Their pinkness is nothing short of remarkable. Imagine what a rainbow of gorgeousness they would be if each species ate different colors. One group might eat only purple grape popsicles, while the others consumed only blue blueberries … or black licorice … or green green beans … or yellow egg yolks. They’d have to wear special flamingo sunglasses to shield their eyes from the brilliant kaleidoscopic results!
Black feathers appear under their wings, visible only in flight. (Our rental birds don’t have black underarm feathers. Also they cannot fly.) But, wow! Wouldn’t a huge flock of pink flamingos make terrific spokesmen for breast cancer awareness?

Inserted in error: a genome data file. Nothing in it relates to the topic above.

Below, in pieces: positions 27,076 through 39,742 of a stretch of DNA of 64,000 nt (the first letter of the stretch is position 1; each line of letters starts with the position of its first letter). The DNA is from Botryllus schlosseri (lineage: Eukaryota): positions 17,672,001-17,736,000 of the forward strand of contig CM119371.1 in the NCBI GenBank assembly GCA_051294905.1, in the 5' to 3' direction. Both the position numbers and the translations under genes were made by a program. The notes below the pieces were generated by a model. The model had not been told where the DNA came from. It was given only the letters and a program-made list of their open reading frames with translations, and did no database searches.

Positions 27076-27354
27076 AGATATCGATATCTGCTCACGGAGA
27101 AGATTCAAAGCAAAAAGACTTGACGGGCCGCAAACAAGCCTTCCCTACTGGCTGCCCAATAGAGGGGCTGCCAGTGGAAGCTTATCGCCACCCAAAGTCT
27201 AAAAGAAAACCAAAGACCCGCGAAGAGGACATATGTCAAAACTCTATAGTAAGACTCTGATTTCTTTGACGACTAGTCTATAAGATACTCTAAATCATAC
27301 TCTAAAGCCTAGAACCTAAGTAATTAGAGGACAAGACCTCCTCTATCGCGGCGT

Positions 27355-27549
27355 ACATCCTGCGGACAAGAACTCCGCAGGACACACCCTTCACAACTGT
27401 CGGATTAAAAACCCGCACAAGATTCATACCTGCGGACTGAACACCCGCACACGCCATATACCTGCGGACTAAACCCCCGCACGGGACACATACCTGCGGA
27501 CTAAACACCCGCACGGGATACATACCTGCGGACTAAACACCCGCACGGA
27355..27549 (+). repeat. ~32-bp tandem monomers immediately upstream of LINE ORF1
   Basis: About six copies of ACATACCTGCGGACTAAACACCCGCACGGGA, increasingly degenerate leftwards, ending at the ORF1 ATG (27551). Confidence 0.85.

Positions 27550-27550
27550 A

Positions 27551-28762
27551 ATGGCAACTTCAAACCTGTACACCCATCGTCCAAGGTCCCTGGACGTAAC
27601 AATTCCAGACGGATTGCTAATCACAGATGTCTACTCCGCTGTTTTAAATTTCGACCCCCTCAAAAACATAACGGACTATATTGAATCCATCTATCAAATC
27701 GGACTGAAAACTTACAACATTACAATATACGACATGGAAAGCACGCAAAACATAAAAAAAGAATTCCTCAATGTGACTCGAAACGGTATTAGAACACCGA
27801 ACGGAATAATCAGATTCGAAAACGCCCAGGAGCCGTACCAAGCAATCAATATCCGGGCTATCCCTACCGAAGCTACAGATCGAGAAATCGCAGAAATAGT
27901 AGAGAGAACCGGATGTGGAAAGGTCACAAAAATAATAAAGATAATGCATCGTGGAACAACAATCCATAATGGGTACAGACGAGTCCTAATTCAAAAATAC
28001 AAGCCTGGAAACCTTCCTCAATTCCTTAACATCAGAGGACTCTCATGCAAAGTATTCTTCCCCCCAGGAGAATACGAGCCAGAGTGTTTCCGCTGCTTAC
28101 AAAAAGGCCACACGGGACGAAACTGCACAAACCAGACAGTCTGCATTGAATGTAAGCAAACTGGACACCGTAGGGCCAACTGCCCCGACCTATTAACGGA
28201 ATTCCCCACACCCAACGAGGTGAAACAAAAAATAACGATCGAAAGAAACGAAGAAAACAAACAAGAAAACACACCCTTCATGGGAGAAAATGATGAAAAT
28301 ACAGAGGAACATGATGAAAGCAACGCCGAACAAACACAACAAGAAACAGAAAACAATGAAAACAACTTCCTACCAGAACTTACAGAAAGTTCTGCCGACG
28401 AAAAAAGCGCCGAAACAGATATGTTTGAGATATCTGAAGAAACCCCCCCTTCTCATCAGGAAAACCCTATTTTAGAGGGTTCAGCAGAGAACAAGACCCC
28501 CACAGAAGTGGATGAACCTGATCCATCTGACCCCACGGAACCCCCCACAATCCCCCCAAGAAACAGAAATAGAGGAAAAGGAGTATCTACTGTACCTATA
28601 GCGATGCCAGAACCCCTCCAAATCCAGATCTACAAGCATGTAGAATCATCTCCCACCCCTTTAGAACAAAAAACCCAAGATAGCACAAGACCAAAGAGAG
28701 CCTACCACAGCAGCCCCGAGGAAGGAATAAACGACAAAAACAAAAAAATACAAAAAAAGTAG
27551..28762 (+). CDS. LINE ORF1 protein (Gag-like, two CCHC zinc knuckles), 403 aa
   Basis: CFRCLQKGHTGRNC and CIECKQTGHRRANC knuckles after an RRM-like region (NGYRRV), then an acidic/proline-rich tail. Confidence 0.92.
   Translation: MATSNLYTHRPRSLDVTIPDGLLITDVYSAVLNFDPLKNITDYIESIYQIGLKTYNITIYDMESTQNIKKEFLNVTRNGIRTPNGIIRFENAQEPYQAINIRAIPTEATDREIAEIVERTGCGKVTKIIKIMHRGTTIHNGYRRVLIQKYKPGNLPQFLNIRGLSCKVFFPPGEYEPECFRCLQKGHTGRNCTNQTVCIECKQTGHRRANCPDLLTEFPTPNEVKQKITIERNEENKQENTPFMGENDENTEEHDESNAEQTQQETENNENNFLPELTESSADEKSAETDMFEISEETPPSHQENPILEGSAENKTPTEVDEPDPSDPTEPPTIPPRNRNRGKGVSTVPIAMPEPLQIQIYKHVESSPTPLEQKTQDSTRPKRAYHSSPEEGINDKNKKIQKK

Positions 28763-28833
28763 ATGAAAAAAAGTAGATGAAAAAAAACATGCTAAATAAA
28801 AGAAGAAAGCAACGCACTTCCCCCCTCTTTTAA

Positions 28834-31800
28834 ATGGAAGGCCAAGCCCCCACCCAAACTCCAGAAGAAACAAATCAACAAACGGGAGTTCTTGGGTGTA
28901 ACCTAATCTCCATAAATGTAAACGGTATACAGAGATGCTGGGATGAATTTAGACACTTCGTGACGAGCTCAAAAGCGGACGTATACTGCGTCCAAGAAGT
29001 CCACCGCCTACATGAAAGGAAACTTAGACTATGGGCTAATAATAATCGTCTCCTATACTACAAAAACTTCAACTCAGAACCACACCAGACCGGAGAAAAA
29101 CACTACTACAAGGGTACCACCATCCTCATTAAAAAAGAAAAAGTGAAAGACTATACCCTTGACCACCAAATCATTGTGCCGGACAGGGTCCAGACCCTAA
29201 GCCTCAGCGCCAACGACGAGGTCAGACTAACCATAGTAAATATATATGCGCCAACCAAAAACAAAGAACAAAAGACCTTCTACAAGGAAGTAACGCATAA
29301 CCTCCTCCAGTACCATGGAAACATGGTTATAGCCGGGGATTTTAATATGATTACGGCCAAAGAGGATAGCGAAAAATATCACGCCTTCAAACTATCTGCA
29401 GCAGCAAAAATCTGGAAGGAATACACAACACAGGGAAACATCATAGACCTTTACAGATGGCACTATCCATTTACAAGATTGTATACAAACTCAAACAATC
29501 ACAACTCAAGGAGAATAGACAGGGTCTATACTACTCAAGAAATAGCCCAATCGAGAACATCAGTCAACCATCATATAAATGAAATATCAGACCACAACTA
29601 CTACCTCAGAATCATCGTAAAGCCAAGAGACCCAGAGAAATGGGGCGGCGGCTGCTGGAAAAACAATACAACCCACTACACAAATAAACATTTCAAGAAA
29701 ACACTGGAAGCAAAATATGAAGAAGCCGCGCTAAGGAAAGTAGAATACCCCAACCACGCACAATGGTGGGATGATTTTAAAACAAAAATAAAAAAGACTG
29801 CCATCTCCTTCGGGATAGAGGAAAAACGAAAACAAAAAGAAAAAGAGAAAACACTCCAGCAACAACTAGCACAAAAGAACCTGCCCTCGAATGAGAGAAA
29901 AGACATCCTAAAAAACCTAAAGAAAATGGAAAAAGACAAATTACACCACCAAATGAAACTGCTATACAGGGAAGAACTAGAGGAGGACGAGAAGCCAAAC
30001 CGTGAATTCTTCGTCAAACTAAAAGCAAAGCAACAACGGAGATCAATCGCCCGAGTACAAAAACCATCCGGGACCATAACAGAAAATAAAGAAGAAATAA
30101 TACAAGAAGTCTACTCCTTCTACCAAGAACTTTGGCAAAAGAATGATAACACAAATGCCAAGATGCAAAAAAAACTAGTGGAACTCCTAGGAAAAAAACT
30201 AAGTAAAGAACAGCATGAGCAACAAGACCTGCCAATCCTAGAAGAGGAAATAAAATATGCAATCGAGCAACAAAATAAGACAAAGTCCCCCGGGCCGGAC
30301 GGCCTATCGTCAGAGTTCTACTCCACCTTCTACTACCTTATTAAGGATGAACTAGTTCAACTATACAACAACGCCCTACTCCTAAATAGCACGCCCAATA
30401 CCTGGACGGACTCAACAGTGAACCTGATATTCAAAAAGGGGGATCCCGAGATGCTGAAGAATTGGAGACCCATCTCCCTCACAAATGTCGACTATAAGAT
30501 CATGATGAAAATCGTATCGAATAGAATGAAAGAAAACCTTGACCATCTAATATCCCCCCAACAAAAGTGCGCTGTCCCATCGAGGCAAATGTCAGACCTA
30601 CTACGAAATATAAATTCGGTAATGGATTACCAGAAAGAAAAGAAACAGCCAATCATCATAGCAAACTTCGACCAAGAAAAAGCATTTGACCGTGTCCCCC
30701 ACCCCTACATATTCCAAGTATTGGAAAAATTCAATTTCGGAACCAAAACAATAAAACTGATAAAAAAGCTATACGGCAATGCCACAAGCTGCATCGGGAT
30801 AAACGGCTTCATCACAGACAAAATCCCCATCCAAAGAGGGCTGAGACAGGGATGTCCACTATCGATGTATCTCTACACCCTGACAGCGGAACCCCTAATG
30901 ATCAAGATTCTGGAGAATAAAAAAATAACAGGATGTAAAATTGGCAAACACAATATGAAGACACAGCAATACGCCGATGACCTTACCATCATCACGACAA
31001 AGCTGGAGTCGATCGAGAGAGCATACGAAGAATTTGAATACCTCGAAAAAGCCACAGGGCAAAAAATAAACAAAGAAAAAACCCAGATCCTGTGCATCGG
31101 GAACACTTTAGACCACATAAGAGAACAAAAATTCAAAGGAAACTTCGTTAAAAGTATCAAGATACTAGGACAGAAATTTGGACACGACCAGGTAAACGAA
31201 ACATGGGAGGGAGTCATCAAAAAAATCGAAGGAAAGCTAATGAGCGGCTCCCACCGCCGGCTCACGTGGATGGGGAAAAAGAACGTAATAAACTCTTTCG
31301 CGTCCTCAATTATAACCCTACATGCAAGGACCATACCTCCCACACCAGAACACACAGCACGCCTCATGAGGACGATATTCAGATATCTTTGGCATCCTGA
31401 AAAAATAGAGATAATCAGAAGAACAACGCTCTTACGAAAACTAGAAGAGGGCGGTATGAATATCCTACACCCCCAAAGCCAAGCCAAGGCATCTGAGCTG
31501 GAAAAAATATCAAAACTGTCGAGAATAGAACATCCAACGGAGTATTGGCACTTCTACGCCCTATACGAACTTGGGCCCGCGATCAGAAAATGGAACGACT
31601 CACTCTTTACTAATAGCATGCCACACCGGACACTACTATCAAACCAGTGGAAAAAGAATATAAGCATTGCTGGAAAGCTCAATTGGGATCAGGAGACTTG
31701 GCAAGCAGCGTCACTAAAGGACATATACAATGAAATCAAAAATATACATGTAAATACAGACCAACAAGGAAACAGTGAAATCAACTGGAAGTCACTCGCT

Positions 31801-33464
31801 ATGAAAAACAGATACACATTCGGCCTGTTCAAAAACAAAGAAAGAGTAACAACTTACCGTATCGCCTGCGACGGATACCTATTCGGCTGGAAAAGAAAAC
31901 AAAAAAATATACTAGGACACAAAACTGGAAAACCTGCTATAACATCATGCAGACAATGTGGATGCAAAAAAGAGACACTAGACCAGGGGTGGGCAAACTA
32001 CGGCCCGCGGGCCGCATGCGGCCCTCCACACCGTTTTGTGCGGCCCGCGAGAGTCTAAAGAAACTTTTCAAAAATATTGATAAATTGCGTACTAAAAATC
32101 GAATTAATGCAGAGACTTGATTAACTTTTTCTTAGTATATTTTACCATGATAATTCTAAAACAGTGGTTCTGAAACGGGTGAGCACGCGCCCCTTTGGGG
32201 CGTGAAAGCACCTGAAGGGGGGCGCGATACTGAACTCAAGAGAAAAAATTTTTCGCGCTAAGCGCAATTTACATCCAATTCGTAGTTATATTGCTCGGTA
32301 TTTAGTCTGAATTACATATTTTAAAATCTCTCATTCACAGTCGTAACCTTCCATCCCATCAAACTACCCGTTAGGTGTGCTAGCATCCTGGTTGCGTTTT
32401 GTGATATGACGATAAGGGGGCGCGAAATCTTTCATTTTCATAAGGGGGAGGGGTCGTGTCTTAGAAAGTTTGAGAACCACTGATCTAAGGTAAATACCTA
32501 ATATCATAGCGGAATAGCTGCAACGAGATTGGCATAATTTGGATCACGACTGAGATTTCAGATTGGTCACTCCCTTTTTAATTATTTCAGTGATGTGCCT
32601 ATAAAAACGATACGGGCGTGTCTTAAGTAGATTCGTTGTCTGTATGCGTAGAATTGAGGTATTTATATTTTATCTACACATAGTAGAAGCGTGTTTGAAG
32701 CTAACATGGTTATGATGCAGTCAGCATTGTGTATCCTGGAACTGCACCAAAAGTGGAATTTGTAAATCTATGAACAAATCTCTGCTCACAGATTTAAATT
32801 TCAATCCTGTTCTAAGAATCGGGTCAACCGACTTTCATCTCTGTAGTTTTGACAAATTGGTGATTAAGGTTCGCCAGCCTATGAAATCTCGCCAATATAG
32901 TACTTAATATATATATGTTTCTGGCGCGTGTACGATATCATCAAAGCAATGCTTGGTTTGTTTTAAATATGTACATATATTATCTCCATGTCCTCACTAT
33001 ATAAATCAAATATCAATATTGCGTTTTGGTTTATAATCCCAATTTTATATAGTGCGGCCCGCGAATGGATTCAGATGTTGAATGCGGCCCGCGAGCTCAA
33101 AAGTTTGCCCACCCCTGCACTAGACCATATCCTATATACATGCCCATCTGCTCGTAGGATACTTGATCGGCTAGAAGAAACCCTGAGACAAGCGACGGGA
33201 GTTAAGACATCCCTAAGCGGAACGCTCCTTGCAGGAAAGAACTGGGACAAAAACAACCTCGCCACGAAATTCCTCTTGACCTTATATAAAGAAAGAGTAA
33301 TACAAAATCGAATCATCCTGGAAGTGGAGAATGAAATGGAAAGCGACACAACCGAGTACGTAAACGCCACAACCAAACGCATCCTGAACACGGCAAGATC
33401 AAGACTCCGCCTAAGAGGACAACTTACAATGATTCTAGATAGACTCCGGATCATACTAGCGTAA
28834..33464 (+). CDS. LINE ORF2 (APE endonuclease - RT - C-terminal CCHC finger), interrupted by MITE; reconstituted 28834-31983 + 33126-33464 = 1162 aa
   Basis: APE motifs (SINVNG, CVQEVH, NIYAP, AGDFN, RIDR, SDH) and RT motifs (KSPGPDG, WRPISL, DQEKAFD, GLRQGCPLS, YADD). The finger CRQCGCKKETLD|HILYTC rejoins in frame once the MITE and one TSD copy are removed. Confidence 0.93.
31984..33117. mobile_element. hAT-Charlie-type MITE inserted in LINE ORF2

Highly social creatures, they stay in flocks of several hundred. (There is no record, however, of a genuflecting flamingo meeting Queen Elizabeth. Seriously now, their awkwardly backward bending legs would make for a highly unacceptable curtsey.) Dance freaks, each flock puts a slightly different spin on its ritualistic flamingo flamenco. If successful they marry and build a love nest.
There are, albeit, lazy bad-seed-flamingos lurking about who steal nests rather than building their own. The good-guy-flamingo-nest-builders must guard against these low-lifes while they share sitting on their single egg. This takes a month of non-stop togetherness. Nobody knows for sure what they talk about during this time.
The flamingo chick is fed by both parents. First with a liquid baby food called “crop milk” which is produced in their throats and later when their parents regurgitate regular flamingo food. Gerbers does not sell this.